UN humanitarians say $4.3 billion needed to stop Yemen’s worsening crisis – Global Issues

The plan targets 17.3 million of the staggering 23.4 million people in need of humanitarian assistance and protective services to save lives across the war-torn Arab nation as the first national truce in six years, coinciding with the month Muslim holy of Ramadan, remains widely await.

The UN-led truce between Saudi Arabia-led coalition forces supporting the internationally recognized government and the Houthi rebels (formerly known as Ansar Allah) who control much of the country, including the capital, Sa’ana, began on 2 December. April and is supposed to continue until May.

‘Answer urgently’ realities

“THE worsening humanitarian crisis in Yemen is a reality that we urgently need to address” said David Gressly, Humanitarian Coordinator for Yemen.

“The numbers this year are impressive. More than 23 million people – or nearly three-quarters of Yemen’s population – now need assistance. This represents an increase of almost three million people from 2021. Almost 13 million people are already facing acute levels of need.”

The escalation of the conflict over the past year has resulted in untold suffering and further disruption of public services, increasing humanitarian needs, said a press release issued by staff at the UN Office of Humanitarian Affairs (OCHA) in Yemen.

A collapsing economy, another product of the seven-year war, has exacerbated the vulnerabilities of the poorest, with a record 19 million people in need of food assistance in the second half of 2022.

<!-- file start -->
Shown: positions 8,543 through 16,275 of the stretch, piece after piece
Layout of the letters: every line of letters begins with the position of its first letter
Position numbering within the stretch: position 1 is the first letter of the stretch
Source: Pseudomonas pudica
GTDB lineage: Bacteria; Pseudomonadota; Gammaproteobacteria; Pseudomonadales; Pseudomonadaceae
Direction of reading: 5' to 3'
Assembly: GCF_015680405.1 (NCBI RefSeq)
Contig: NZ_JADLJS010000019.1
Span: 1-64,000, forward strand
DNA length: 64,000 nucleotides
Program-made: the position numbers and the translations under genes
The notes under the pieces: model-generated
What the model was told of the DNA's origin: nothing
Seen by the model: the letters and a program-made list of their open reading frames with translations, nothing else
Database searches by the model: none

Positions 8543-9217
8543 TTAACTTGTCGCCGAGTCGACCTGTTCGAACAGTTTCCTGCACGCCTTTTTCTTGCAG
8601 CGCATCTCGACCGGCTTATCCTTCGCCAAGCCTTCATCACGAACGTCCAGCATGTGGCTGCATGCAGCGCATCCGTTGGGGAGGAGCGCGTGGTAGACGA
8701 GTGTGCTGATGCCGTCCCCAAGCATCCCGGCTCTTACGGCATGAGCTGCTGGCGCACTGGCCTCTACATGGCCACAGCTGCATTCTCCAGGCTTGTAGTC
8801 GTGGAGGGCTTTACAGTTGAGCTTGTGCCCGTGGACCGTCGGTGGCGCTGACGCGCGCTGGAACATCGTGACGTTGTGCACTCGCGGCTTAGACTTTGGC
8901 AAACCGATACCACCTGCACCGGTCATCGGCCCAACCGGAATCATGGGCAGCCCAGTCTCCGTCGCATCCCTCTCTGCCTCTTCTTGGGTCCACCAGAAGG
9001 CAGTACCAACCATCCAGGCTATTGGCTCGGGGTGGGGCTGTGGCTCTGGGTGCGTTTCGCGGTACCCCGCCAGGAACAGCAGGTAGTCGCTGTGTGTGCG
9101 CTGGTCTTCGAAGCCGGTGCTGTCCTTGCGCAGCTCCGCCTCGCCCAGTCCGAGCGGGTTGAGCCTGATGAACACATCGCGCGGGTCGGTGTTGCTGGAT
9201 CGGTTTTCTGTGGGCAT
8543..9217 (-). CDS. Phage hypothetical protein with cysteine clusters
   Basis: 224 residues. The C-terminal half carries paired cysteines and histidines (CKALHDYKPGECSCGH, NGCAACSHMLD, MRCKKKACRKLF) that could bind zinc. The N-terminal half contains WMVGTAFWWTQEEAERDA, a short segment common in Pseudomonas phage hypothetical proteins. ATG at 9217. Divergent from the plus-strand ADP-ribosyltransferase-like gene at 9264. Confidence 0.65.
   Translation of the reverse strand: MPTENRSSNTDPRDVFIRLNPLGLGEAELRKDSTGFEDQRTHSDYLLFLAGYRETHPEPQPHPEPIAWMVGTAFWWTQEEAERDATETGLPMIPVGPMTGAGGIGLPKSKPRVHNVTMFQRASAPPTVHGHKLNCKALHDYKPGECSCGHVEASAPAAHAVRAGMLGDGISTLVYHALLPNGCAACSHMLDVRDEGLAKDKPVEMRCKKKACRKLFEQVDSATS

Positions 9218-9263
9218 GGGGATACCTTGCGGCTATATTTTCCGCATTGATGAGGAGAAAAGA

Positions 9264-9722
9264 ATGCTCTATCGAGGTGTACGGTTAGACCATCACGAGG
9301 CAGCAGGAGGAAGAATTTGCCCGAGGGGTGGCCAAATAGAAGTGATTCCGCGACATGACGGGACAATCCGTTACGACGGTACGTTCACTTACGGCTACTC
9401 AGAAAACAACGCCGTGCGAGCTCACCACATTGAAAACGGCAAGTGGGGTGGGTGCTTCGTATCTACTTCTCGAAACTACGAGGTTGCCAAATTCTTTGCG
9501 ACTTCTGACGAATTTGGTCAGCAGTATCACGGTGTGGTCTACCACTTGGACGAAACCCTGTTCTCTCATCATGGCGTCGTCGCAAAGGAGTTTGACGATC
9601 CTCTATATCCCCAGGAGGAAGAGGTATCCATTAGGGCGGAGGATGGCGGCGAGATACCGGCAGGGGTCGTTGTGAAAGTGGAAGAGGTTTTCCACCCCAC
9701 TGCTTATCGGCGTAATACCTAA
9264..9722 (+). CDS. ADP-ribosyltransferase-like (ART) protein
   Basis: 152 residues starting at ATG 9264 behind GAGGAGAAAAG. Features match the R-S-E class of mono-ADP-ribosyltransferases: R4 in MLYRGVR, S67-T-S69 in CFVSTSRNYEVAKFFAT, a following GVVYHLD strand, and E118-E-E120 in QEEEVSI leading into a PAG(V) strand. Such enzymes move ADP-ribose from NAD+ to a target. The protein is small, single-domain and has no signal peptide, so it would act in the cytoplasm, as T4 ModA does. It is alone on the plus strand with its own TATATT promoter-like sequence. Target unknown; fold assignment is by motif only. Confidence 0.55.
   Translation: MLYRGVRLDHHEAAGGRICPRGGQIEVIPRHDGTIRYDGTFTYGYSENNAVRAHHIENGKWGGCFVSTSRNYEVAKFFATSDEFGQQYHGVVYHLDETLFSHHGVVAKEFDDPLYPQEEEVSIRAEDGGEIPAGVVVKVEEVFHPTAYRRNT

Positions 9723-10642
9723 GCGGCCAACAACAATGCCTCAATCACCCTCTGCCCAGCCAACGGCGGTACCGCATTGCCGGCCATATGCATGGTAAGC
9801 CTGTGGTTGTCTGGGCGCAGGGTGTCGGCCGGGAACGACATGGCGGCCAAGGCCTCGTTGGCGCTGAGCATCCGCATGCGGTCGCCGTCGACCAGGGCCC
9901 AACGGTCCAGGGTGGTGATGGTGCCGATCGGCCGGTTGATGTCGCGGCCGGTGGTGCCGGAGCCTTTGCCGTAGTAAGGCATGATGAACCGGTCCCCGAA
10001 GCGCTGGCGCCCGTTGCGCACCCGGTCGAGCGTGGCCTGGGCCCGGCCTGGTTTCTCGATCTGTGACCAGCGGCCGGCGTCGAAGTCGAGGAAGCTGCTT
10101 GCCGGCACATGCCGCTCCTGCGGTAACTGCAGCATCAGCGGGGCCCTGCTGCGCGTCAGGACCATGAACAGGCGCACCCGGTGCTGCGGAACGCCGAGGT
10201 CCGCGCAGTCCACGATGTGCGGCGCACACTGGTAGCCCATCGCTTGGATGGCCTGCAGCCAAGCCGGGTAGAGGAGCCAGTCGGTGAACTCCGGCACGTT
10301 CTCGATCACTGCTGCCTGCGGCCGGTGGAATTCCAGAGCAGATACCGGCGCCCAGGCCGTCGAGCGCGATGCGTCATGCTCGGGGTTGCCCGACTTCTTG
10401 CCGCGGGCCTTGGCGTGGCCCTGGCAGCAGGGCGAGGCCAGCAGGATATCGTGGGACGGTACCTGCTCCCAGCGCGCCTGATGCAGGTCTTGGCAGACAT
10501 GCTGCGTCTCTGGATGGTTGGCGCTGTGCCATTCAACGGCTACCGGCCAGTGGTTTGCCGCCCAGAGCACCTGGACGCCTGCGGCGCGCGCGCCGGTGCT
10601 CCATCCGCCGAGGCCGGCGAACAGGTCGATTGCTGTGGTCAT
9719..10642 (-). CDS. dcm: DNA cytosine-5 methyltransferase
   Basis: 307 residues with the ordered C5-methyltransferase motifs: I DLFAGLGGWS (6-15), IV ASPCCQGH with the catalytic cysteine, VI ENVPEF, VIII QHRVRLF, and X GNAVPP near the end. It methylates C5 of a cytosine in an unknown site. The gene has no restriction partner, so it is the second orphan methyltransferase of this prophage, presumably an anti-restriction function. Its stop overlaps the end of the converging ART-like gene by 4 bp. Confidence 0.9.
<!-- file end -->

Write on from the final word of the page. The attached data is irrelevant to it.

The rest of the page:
There is an estimate 161,000 facing “the most extreme hunger”, says OCHA. “Children continue to suffer horribly,” with 2.2 million acutely malnourished, including more than half a million at severe levels. Limited access to critical services continues to worsen conditions for the most vulnerable groups, including women and children.

‘Moment of Hope’

“This is also a time of hope for Yemen. The UN-led truce is a vital opportunity for aid agencies to scale up life-saving assistance and reach more people in dire need quickly, including in areas where access was limited due to armed conflict and insecurity,” said Gressly. “For aid agencies to step up efforts immediately, we have sufficient donor funding. Otherwise, the relief operation will collapse, despite the positive momentum we are seeing in Yemen today.”

At a high-profile fundraising event for Yemen held in March of this year, donors pledged $1.3 billion – just 30% of the total requirement for the 2022 HRP.

Another $300 million has been pledged since then, OCHA said. However, the response remains severely underfunded, leaving aid agencies with limited resources at a time when two-thirds of major UN programs in Yemen forced to scale back or close due to underfunding. “I urge all donors to fully fund the appeal and commit to disbursing the funds quickly,” said Mr. Gressly.

More than 4.3 million people have fled their homes since the current war broke out in 2015, making it the fourth largest internal displacement crisis on Earth.

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